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  • Jun 07, 2019
    One of the main objectives of the United Nations is to bring about peaceful means and conformity with principles of justice and international law, adjustment or settlement of international disputes or situations which might lead to a breach of peace. In order to achieve this purpose it was essential to establish a judicial organ of the United Nations. According to Article 92 of the UN Charter, the International Court of Justice is the principle judicial organ of the United Nations. The court carries out its functions according to the Statute which is an integral part of the Charter. International Court of Justice consists of 15 judges who are elected by the General Assembly and Security Council separately. The judges of the court are required to be independent. The Court elects its President and Vice President for a period of 3 years. They may be re-elected after the expiry of the time. The Court may from time to time form chambers composed of three or more judges as the Court may determine for dealing with particular categories of cases. The Statute of ICJ also lays down the provisions regarding the appointment of ad hoc judges. The judges are elected for a term of 9 years and can also be re-elected after the expiry of their term.   Who can refer the dispute to the Court? Article 34 of the Statute lays down that only states may be the parties in cases before the Court. It implies that it is not necessary that state should be sovereign and independent in order to become parties to the Court. India was a party to the Statute before it became independent. Article 93 (1) provides that all members of United Nations are ipso facto parties to the Statute of the Court and hence they all have automatic access to the Court. Article 92 Para 2 of the Charter provides that non-members of the United Nations may also become parties to the Statute. They could do so only on conditions determined in each case by the General Assembly on the recommendation of the Security Council. Other international organizations may seek advisory opinion of the Court under Article 34 on any legal questions. According to Article 59 of Statute of I.C.J its decisions are binding only on parties to the dispute in respect of particular dispute and not on any members.   The jurisdiction of the court is broadly of 2 types: 1. Contentious JurisdictionIt is one of the fundamental principles of International Law that no state can without its consent be compelled to submit its disputes with other states either to mediation or to an arbitration or to any kind of pacific settlement. Consent is the basis of jurisdiction of an International Tribunal. The Court cannot proceed to adjudicate a dispute merely because one state files a case against another, the other party too, the defendant states, has to agree that the Court should try the case. When the Court decides the case on the basis of the consent of disputant parties, the jurisdiction of the Court is called “contentious jurisdiction”. If the parties to a treaty or convention stipulate in that document that dispute under it shall be referred to the Court, the jurisdiction of the Court is established. In such cases the consent of the parties to the jurisdiction of the Court is given in advance. In voluntary jurisdiction the consent is given before the occurrence of the dispute. 2. Advisory JurisdictionAccording to Article 65 of the Statute the Court may give an advisory opinion on any legal question to anybody which has been authorized in accordance with the Charter of United Nations or in accordance with the Statute. The Charter under Article 96 Para 1 lays down that the Security Council and General Assembly may request to the Court to give an advisory opinion on any legal questions. In addition to them, other organs of the United Nations and specialized agency may also request for an advisory opinion. ICJ has discretionary power to give advisory opinion. The opinion of ICJ is also not binding on the organs seeking the opinion.   All the members of the United Nations are required to comply with the decision of the Court in accordance with Article 94 Para1 of the Charter. If any party to a case before the Court fails to perform its obligations under a judgement of the Court, the other party may bring the matter before the Security Council in accordance with Article 94 para 2 of the Charter. The Security Council is empowered by the Charter to make recommendation or decide upon measures to be taken to give effect to the judgement. In case the Security Council decides upon measures to be taken to give effect to the judgement of the Court, it has again a choice between two kinds of actions i.e measures which may be taken either under Article 41 or 42 of the Charter.
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  • May 30, 2019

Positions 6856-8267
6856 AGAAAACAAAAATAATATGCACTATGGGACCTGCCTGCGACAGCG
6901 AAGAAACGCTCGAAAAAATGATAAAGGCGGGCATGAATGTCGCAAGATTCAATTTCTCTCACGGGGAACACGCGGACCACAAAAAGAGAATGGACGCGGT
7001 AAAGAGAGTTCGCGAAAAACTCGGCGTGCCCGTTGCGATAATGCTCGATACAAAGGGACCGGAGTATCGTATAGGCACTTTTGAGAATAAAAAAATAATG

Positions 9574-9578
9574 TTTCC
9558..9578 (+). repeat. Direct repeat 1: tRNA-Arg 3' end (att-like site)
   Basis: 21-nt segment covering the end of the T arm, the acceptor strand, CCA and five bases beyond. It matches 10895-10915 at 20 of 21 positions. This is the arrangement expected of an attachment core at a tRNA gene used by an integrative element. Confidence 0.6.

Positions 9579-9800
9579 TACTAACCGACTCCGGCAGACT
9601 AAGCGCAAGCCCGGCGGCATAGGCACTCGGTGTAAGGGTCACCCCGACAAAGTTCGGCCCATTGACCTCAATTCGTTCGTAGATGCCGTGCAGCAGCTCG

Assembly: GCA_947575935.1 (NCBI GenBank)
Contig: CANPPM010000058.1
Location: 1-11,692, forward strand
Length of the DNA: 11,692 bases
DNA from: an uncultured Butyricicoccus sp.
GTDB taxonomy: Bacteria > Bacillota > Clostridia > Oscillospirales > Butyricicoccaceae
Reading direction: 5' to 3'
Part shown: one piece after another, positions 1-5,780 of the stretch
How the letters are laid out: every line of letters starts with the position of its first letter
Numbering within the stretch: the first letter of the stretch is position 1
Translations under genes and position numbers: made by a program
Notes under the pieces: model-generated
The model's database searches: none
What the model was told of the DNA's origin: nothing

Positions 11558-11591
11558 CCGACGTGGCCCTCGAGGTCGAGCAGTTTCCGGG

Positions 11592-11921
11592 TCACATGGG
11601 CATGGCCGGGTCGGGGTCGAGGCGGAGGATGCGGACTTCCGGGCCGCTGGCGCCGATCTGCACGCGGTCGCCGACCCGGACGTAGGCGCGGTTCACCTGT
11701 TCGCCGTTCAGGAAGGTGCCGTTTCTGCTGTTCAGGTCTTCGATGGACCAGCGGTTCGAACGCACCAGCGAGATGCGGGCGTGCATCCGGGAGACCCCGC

Introduction Since a very long time, the LGBTQ community has been facing injustice, torture, inequality, taunts, physical and sexual abuse. Being homosexual is not a disease but is natural. There have been a lot of legal development in protecting the rights of LGBTQ and in terms of a legal standpoint, India is now doing very well in maintaining the rights of the LGBTQ community. However, when it comes to societal development, there is a still a lot of work that has to be done. Though the trans-genders are given the legal status of third gender and have same fundamental rights as other citizens, they still face a lot of discrimination and criticism by the society. They are still seen as a social outcast. However, a lot of communities see hijras as spiritual and consider their blessings as an important part of marriages and when children are born in the family. Homosexual teenagers still are victims of bullying and teasing in schools. The are not only taunted by friends but even by their own family. They are also considered as mentally ill people. LGBTQ community are not given jobs or housing facilities because of which they cannot maintain a basic livelihood. Moreover, they are sexually abused by friends, relatives and sometimes even law enforcement authorities. They are also discriminated against in multiple occasions which is against their right to equality which Article 14 of the Indian Constitution guarantees.  A lot of members of the LGBTQ community are made to undergo shock therapy for forceful sexuality conversion which is a grave violation of their basic human rights. Just like anybody else, the LGBTQ community has the right to decide what should be and should not be done to their bodies and nobody can force that upon them.   Judicial Approach As per Section 377 of the Indian Penal Code, 1860, “Unnatural Sexual Offences” is a crime. But, it does not define what “unnatural” actually is in the penal code because of which, a lot of members of the LGBTQ community have faced humiliation, violence including violence from police, blackmailing, sexual abuse, etc.  Section 377 of IPC was a major obstacle between LGBTQ community and their human rights.   National Legal Services Authority v Union of India (2014) is a landmark judgement of the Supreme Court of India. It declared “trans-genders” as third gender and affirmed that fundamental rights granted under the Constitution of India will be equally applicable to transgender people, and gave them the right to self-identification of their gender as male, female or third-gender. This judgement is a major step towards gender equality in India. Moreover, the court also held that because transgender people were treated as socially and economically backward classes, they will be granted reservations in admissions to educational institutions and jobs.  In 2009, Delhi High Court decriminalized section 377 of the Indian Penal Code, 1860 in the famous Naz Foundation v Govt. of NCT of Delhi case. However, this judgement was later waived off by the Supreme Court. The Supreme Court considered the LGBTQ community as a minuscule minority which does not need any protection of rights.  In 2018 September, the Supreme Court of India pronounced Section 377 as unconstitutional and decriminalized homosexuality. The five-judge bench- comprising Chief Justice of India Dipak Misra and Justices R.F Nariman, A.M Khanwilkar, D.Y Chandrachud and Indu Malhotra were unanimous in its decision. They said that section 377 is irrational arbitrary and incomprehensible as it fetters the right to equality for LGBT community. LGBT possess same rights as other citizens. What society thinks has no say to when it comes to people’s freedoms. They further said that social morality cannot violate the rights of even one single individual and society owes an apology to the LGBTQ community. “Members of LGBT community and their family members are owed an apology from society for being denied equal rights over the years,” said Justice Malhotra.   Conclusion In conclusion, though the law has accepted the LGBTQ community as one among us, the society has not and still considers them as an outcast. Though they are equal in law, they are unequal in eyes of society. I propose the following suggestions: Creation of more NGOs that will work towards the rights of LGBTQ community. Promoting and Spreading awareness about homosexuality and how it is not a disease but is natural. Creation of adequate and proper housing and healthcare facilities for trans-genders. Unemployment needs to be minimized in the LGBTQ community so that they can promote and support a proper livelihood. Hijras should not have to be forced to become sex workers.  Physical, mental and sexual abuse against the LGBTQ should not be made fun of but should be taken seriously. Police should not abuse, but protect the LGBTQ just like how they would for other citizens. More and more people should be encouraged to accept the LGBTQ as a part of our society and not as an outcast. LGBTQ community should be taken care of through love, understanding and support. Just because their sexuality is different, we do not have the right to be unfair to them and ill-treat them. It is important to promote the idea that the homosexuals are also as normal as heterosexuals.